Microsoft's new tactic to promote Edge is power efficiency

Microsoft claims its Edge browser uses less power than competing browsers on a Windows 10 device

Microsoft's new tactic to promote Edge is power efficiency
Credit: Microsoft

Microsoft has been anxious to goose interest in Edge, its replacement browser for Internet Explorer that ships with Windows 10. Thus far, while Windows 10 has piled up 300 million installs, it's offered no coattails for Edge. The latest numbers from Net Applications put Edge at just 4.99 percent share.

So, the company's newest tactic? Battery power. In a series of its own power consumption tests "in a controlled lab environment," combined with "the real-world energy telemetry from millions of Windows 10 devices," Microsoft claims you can "simply browse longer with Microsoft Edge" than with Chrome, Firefox or Opera on a Windows 10 device.

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In its test, Microsoft set up four identically configured Surface Books to power monitoring equipment, which ran a series of typical user activities, such as browsing sites, scrolling, opening new tabs and watching videos.

Microsoft said its tests showed that Edge is a more energy-efficient browser on Windows 10, with up to 36 percent to 53 percent more battery life, depending on the browser.

In addition to the tests, the company said the results of its laboratory testing were replicated in the aggregated telemetry pulled from millions of Windows 10 devices. You know, the spying we've all gone nuts about? So, telemetry from users backs the lab tests.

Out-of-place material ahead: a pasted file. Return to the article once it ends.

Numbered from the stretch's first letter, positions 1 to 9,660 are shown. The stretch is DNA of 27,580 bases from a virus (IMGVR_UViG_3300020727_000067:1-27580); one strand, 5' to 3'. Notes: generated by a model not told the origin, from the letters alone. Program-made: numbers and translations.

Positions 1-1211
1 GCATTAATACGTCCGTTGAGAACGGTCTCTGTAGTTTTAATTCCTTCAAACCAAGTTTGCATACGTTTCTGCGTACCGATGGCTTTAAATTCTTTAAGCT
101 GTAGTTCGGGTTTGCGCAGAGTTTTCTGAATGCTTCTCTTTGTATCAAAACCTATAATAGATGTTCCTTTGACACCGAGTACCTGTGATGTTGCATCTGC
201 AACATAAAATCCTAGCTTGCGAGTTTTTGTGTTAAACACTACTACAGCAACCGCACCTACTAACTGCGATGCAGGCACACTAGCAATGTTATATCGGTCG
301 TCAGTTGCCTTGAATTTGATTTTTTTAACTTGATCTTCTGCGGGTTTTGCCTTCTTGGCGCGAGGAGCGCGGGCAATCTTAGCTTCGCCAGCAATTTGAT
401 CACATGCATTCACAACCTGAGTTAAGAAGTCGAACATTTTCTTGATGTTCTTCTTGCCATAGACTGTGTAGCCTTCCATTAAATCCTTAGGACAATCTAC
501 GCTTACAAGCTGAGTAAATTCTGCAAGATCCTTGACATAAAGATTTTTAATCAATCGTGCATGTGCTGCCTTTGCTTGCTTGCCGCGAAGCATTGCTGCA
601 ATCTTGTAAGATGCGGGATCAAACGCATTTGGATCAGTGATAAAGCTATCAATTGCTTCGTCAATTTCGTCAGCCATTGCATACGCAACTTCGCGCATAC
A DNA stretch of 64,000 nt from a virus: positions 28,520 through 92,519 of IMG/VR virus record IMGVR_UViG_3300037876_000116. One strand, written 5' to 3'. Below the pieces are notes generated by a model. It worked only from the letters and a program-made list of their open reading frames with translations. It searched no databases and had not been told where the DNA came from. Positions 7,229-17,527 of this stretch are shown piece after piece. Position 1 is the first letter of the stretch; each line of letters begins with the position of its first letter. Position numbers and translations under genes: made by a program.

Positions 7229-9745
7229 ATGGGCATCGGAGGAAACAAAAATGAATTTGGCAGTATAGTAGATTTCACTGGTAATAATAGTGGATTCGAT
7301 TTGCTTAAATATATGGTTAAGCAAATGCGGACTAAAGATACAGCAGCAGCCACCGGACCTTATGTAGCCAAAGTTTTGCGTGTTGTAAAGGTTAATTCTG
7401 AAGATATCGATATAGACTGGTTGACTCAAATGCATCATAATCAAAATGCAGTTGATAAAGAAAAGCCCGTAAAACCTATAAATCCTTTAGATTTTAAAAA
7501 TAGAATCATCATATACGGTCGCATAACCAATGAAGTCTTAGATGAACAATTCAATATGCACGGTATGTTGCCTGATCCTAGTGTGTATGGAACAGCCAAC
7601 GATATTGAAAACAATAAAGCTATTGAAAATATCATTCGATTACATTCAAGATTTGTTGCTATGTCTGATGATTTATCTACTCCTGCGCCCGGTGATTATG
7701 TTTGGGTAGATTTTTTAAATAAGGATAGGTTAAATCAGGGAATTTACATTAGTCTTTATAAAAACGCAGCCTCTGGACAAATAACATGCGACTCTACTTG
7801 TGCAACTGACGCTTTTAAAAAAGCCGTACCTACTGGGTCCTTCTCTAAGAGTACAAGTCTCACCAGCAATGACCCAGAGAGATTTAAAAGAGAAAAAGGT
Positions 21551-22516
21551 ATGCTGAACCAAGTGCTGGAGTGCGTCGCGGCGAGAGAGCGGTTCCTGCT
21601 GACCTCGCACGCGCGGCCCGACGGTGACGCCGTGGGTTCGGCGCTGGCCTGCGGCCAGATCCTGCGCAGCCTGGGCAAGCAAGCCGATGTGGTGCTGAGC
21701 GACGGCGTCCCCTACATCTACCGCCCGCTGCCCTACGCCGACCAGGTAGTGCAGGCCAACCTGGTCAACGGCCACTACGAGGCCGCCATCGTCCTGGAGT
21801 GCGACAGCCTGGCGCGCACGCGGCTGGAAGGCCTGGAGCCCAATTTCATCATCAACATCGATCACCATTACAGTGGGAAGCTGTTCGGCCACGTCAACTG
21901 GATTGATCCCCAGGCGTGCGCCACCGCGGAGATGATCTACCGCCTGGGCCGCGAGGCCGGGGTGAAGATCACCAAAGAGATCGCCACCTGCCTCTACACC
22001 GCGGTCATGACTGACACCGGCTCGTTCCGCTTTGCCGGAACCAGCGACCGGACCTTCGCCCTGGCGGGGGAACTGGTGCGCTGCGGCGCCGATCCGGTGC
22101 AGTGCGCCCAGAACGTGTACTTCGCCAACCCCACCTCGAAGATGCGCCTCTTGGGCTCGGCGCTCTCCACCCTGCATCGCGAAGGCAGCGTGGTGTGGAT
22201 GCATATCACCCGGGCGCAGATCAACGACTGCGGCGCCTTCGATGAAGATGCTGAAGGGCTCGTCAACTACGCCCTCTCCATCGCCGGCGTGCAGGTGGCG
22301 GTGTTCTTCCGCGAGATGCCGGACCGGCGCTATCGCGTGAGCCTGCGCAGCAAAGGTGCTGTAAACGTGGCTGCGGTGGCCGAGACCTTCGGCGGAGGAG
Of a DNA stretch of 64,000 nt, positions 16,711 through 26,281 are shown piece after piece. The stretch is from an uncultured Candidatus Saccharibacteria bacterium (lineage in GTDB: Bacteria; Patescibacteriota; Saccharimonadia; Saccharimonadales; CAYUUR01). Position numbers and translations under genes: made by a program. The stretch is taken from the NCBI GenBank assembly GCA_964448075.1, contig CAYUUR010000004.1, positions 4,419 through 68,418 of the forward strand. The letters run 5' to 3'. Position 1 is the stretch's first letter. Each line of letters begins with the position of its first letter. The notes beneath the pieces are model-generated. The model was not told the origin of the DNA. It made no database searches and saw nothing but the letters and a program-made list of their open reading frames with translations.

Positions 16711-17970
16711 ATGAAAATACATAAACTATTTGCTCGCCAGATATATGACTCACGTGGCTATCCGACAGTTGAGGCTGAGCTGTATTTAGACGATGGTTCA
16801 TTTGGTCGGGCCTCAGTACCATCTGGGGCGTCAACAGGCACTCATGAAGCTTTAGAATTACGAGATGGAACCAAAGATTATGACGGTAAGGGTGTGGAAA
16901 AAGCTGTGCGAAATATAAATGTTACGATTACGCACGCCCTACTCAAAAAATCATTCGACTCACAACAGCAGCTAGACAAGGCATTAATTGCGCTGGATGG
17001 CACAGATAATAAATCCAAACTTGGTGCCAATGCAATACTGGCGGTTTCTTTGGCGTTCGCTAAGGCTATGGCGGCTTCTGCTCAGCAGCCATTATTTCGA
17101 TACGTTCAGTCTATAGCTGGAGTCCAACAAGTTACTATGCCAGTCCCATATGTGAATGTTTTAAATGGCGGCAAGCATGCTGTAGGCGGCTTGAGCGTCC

I can somewhat believe this. Chrome started out as a lightweight browser, but it has gotten very heavy in recent years. Every new tab means a new process in Windows. Open the Task Manager when you have a lot of tabs open, and you will see a bunch of chrome.exe tasks in the process window, along with a lot of memory being consumed.

In addition to the use test, Microsoft also streamed high-definition videos to the four Surface Books, and noted how long each device lasted before the battery ran out. Streaming high-definition video is definitely going to drain the battery. In testing the Opera browser, it enabled the browser's battery saver mode.

  • Microsoft Edge: 7h 22m 7s
  • Opera: 6h 18m 33s
  • Mozilla Firefox: 5h 9m 30s
  • Google Chrome: 4h 19m 50s

Microsoft concluded with the news that it is working on furthering the energy efficiency of Edge for the upcoming Windows 10 Anniversary Update due late next month. These improvements listed in a separate blog post include:

  • More efficient background tabs: According to Insider feedback, background tabs in Edge use more CPU power than they would like, so Microsoft will reduce the execution of background JavaScript timers. This, it said in the blog post, results in energy savings "of over 90 percent in some scenarios."
  • Flash is more efficient: Flash should be taken out and shot, but Microsoft is keeping it around for now. Flash will run in a separate process in the Anniversary Update, and non-essential Flash content is paused by default.
  • A more efficient user interface for Edge: The browser's UI will be further optimized for power efficiency, right down to animations. One example is the Reading mode button, which will be totally redesigned, saving GPU cost by nearly 75 percent, saving the CPU cost by 100 percent and reducing the power impact to near zero.
  • More efficient Windows networking: The Anniversary Update delivers a range of networking improvements that improve performance and efficiency, while reducing power consumption, according to the company.
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